MARINE SPECIES OF THE MONTH: THE OCTOPUS
Octopus also known as octopi are apart of the cephalopod family which interestingly is Greek for “head-foot”, kind of makes sense seeing that their large eyes, eight very useful arms are all attached to their bulbous heads. Octopuses are highly intelligent animals, masters of camouflage, with inbuilt facial recognition! They have adapted and evolved over tens of millions of years, and to date there are currently 300 species that can be found in every ocean around the world
Because we can’t list the 300 different species, we’ve cut it down to the 5 interesting types of octopi you can see on a dive
Introducing to you the world’s deadliest octopus – the Blue ringed octopus
Though tiny, this one packs a lethal punch with no razor-sharp teeth or even the ability to travel particularly fast, it uses its paralysing neurotoxin that can leave unsuspecting company paralysed — or dead when bitten.
The blue ringed octopus – JumKit/Getty Images
The Coconut octopus is different to others it displays unusual behaviours including bipedal walking and tool use like gathering coconut and seashells and using these for shelter. If no shells or coconuts to use it frequently buries itself in the sand with only its eyes uncovered.
The smallest known octopus is Octopus Wolfi. It was discovered and officially classified in 1913, this little guy is at a length of less than a 1.5cm and weighs less than a gram. There is still a lot to be learned about the octopus Wolfi, although it has been noted that the males have fringe-like rims on their suckers, an uncommon trait.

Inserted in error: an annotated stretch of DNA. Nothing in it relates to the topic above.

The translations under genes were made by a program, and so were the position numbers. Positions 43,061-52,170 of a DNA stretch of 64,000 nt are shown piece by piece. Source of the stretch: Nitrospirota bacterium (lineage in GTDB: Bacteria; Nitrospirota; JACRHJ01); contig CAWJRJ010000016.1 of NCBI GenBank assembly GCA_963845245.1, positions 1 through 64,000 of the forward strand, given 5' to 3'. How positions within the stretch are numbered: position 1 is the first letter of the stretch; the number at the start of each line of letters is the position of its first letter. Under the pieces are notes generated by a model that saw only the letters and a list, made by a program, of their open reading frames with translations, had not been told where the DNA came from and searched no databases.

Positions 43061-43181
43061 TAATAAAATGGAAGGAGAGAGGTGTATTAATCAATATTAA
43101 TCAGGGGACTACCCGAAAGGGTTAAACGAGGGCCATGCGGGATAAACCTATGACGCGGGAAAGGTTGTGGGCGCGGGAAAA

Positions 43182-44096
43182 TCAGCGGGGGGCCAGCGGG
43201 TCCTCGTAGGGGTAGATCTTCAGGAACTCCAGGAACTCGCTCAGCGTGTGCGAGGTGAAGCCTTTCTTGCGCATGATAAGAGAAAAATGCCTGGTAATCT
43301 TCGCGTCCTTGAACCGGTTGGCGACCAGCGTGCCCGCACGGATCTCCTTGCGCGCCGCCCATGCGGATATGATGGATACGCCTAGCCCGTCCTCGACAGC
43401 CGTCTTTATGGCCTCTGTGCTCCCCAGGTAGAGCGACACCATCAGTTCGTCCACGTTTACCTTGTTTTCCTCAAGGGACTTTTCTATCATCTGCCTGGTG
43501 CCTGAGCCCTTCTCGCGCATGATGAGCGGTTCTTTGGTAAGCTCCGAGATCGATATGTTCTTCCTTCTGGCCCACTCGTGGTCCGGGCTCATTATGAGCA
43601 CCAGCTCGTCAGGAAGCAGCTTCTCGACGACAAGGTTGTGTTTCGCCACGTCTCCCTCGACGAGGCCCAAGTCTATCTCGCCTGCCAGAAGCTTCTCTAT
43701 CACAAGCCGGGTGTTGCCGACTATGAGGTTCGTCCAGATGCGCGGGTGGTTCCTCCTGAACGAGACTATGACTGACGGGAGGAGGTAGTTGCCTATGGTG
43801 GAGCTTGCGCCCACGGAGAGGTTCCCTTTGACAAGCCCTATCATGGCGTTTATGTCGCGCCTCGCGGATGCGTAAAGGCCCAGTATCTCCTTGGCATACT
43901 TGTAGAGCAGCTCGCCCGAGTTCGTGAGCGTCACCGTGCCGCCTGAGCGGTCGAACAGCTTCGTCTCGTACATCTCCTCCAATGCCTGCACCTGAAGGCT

Low and behold the Mimic Octopus … like other octopus it uses its chromatophores to disguise itself with its background however its ability to impersonate a wide variety of other marine animals makes it the smartest octopus species. The mimic octopus has been observed mimicking 35 different species of animals! Maybe you have already seen one without knowing.
The mimic optopus – Ellias Levy
Meet the Giant Pacific octopus. The giant pacific octopus grows bigger and lives longer than any other octopi species
They usually average around 5 meters and 45kg. The size record is held by a specimen that was 9.2 meters across and weighed more than 272 kilos
What do you think … impressive right!
Octopuses are spread throughout a large ocean area and because they are a solitary animal, it makes it quite difficult to determine the status of their populations. They are not believed to be under threat, but they are sensitive to pollutants. Scientists are still discovering new species of octopuses, so we need to love them and all 3 of their hearts and protect their environments.
We hope to see you underwater soon.
Leila Barnsley ~ Scuba World Instructor